Sniffling, sneezing, coughing, wheezing—it’s cold and flu season in St. Louis. It’s called the ‘common cold’ because it is, indeed, perhaps the most common illness experienced by both adults and children each year.
“The common cold is usually caused by a virus, most often a rhinovirus,” explains Dr. Lauren Wilfling, a Mercy Clinic family physician. “It typically lasts about five to seven days, and can cause symptoms, including nasal congestion, runny nose, low-grade fever, cough, sneezing, sore throat, headache, muscle aches and fatigue.”
Antibiotics, which combat bacterial infections rather than viral ones, are not effective against colds. “The only treatment is to help control the symptoms so that you feel better until the cold runs its course,” says Dr. Elizabeth Lucas, medical director of St. Luke’s Urgent Care Centers and St. Luke’s Convenient Care.
Over-the-counter medicines should be chosen to alleviate specific symptoms. For instance, acetaminophen or ibuprofen eases body aches, headache and fever. Guaifenesin helps thin out mucous that causes coughing. Dry-coughing can be controlled with cough suppressants that contain dextromethorphan (but are not recommended for children). Nasal drainage can be treated with Benadryl, Claritin, Zyrtec or Allegra, while nasal congestion improves with Sudafed (pseudoephedrine), Claritin-D, Zyrtec-D and Allegra-D. Many cold medicines contain combinations of these ingredients to treat multiple symptoms.
“Finding the right OTC medications can be confusing since there are so many different manufacturers and combinations of similar medications that they market to the public,” Wilfling says. “My advice would be to look carefully at the active ingredients listed on the box. Either limit the choices to single-ingredient medications or use combinations only for the symptoms being experienced. This will help minimize unnecessary side effects from multiple combinations of medications. In addition, generic medications provide the same relief as brand-name medications and are usually less expensive.”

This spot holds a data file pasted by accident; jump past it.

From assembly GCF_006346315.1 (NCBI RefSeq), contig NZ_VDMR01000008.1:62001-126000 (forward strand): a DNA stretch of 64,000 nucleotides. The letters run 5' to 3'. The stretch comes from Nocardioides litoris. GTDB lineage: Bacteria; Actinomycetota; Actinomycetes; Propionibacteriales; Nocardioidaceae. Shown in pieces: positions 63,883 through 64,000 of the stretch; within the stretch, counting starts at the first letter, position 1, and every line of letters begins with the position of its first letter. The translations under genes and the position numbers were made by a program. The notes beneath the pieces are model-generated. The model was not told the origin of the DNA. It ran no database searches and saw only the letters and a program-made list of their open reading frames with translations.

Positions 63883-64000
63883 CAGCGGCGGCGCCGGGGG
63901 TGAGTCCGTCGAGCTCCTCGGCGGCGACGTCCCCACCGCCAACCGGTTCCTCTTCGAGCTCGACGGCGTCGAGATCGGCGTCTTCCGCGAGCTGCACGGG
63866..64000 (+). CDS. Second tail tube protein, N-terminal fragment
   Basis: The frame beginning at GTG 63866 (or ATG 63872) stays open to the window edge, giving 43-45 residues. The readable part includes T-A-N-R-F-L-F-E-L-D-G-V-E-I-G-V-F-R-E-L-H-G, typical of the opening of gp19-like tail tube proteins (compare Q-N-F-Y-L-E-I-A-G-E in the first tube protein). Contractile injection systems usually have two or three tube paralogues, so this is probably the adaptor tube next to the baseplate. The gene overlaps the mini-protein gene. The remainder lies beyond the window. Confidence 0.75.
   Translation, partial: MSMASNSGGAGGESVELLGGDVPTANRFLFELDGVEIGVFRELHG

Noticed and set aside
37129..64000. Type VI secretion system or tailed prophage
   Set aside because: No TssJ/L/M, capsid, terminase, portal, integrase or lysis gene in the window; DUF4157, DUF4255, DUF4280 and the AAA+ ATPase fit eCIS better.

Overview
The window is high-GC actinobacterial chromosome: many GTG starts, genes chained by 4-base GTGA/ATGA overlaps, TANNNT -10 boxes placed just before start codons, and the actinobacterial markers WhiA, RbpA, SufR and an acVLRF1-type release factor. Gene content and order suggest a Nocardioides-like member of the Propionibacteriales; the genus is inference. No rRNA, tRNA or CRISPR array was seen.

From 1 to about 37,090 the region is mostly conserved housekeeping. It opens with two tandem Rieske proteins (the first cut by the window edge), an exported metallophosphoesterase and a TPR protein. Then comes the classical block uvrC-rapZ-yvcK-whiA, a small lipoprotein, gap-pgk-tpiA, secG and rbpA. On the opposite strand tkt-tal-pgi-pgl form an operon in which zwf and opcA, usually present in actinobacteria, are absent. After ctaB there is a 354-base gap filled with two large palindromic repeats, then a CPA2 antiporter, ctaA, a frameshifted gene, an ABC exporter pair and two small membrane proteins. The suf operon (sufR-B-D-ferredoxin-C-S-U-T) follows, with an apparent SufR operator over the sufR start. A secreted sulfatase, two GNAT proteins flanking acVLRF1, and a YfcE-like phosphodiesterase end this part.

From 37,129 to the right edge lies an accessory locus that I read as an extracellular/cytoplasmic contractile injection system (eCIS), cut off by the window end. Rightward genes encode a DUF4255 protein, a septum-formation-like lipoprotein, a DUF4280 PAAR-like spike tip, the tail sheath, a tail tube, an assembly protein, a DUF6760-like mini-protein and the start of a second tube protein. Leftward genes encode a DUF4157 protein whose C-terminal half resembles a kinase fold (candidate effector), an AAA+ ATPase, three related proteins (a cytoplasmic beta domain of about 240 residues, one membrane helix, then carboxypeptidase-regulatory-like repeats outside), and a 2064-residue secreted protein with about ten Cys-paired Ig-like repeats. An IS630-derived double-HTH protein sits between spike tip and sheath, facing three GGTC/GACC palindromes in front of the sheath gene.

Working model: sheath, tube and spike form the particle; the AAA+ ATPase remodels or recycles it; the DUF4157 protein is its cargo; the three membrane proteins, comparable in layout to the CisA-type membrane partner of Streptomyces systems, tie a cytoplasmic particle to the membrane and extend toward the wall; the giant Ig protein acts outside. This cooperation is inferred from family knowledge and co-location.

A variety of non-pharmaceutical remedies also offers relief. Lucas recommends using a vaporizer or humidifier to help keep the air moist, as well as thin nasal and chest mucous secretions. Drinking plenty of fluids also thins mucous, and using a neti pot to rinse nasal passages can help relieve stuffiness.
And, yes, chicken-noodle soup does help. Dr. Randa Sawaf, a physician specializing in internal medicine with SSM Medical Group and on staff at SSM DePaul Health Center, says the old standby has many helpful elements.
“The steam extracts the mucous congestion and makes people feel better, and the broth hydrates you and further clears mucous,” she says. “In addition, the vegetables that are in soup are a good source of nutrition and antioxidants.”
However, when home remedies and medications don’t help, it may be time to see the doctor. Sawaf recommends individuals make an appointment with their primary-care physician if a fever lasts for more than three or four days, symptoms worsen (or do not clear up after 10 days from onset), bloody mucous from coughing, or the patient experiences chest tightness or shortness of breath. In some cases, a cold can be a precursor to a more serious infection, such as sinusitis, an ear infection or bronchitis. In rare cases, it can lead to pneumonia.
The best strategy is prevention, Wilfling adds. She advises frequent and thorough hand-washing, staying away from others if you do become ill to avoid infecting them, and coughing or sneezing into your elbow instead of your hands. Finally, she stresses, “Get a flu shot! Flu shots are recommended for all people older than 6 months of age on a yearly basis. This is a very important way to decrease serious illness in both adults and children. Protect yourself and your family against preventable illness and call your doctor today if you have not yet received a flu shot.”